Four months after surgery and while still on chemotherapy, the patient began to show neurological improvement. Over subsequent months, diplopia and pyramidal signs disappeared and ataxia, tremor, and dysmetria progressively improved. However, 1 year after surgery a small vaginal tumour recurrence was diagnosed during a follow up gynaecological examination. Brain MRI demonstrated a slight progression of the cerebellar atrophy (figure B). The patient was subsequently submitted to external radiation therapy followed by intracavitary boosts. At the last follow up examination (September 1998, 21 months from primary surgery) the patient had no evident tumour, and was able to read, to eat precut meals, to sit independently, and to walk short distances by using a wheeled walking support.
It is well recognised that microscopic ovarian cancer, only detected at laparotomy, can be associated with paraneoplastic cerebellar degeneration.1 Malignant transformation of benign endometriosis is a well documented phenomenon, but it occurs most commonly in the ovaries, and cancer arising at extraovarian sites is a rare event.3 In our patient we found an endometrioid adenocarcinoma located in the vesicovaginal septum, probably arising from islands of asymptomatic endometriosis and the delay in diagnosis was due not only to the small size but also to the unusual position of the tumour. We are not aware of any previous reports of paraneoplastic cerebellar degeneration associated with malignant transformation in pelvic endometriosis arising neither from the adnexa nor from the uterus.
A striking feature of this case was the improvement in neurological symptoms on treatment of the tumour and subsequent immunosuppression. In most previous cases of paraneoplastic cerebellar degeneration, the early detection and removal of the tumour has not affected the neurological symptoms,1 nor has there been improvement or slowed progression of the disease after immunosuppressive treatment.4 There are only rare reports of successful immunosuppressive treatment with intravenous immunoglubulin therapy5 or courses of cyclophosphamide.6 In the second case, a very good response to cyclophosphamide was described but the sudden interruption of drug treatment led to a progressive reappearance of symptoms, indicating that the clinical response was related to immunosuppression rather than a long term effect of tumour therapy.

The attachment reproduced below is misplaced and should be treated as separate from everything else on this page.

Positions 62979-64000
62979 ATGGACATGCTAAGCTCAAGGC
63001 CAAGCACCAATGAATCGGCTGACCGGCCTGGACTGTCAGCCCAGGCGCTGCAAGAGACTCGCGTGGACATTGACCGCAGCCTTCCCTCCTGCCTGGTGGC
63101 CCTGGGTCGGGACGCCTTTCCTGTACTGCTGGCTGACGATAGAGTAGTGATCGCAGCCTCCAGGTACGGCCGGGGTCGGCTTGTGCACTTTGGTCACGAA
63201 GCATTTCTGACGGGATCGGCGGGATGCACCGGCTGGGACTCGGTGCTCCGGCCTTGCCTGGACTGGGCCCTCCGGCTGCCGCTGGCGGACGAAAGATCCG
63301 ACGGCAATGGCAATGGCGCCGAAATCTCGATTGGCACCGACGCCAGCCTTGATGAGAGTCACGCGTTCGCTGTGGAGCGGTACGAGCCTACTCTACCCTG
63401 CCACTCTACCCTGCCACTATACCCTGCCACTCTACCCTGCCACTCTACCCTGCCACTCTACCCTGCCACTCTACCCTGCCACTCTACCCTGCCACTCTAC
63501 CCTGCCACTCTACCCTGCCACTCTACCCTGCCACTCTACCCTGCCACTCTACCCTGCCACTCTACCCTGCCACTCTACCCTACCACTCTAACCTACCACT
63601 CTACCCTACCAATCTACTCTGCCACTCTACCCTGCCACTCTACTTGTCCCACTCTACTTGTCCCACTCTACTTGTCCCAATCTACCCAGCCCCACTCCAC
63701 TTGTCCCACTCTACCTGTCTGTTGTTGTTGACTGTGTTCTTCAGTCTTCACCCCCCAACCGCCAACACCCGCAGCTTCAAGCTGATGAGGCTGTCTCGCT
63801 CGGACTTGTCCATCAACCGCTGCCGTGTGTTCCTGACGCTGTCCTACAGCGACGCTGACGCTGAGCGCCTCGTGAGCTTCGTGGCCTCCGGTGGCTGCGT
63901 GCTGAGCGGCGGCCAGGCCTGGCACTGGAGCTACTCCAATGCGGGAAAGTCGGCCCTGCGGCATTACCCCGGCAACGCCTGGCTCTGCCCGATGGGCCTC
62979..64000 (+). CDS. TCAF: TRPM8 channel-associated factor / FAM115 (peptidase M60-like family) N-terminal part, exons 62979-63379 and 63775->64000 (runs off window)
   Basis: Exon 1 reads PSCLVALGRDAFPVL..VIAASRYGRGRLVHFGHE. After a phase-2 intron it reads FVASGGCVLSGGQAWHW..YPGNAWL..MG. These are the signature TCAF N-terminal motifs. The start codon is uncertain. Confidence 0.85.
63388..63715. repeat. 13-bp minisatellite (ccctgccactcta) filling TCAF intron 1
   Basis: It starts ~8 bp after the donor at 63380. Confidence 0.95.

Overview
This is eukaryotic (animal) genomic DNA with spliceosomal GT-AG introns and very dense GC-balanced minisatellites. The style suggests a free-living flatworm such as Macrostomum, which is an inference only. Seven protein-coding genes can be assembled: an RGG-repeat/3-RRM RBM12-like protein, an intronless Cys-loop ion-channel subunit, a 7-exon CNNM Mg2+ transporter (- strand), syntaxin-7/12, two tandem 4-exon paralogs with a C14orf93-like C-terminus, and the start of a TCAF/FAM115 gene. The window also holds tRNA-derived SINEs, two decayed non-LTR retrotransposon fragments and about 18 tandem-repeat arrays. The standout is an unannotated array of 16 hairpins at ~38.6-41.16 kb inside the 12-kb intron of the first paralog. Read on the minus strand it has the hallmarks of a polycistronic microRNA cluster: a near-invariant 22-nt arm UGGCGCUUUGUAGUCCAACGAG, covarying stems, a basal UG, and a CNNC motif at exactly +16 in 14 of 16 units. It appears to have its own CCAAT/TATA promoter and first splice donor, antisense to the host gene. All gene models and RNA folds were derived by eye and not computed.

In agreement with other authors1 we think that the presence of anti-Yo antibody in patients with cerebellar symptoms warrants an aggressive diagnostic approach that must begin with careful clinical examination, then proceed with mammography, pelvic CT, and MRI. If no malignancy is found, surgical exploration should be considered, particularly in postmenopausal women. In addition, although many cases may not respond to plasma exchange, intravenous immunoglobulin or immunosuppressive drugs,4 perhaps because the neuronal damage is irreversible, the successful results in the present case indicate that continuous immunosuppressive therapy should be carefully considered.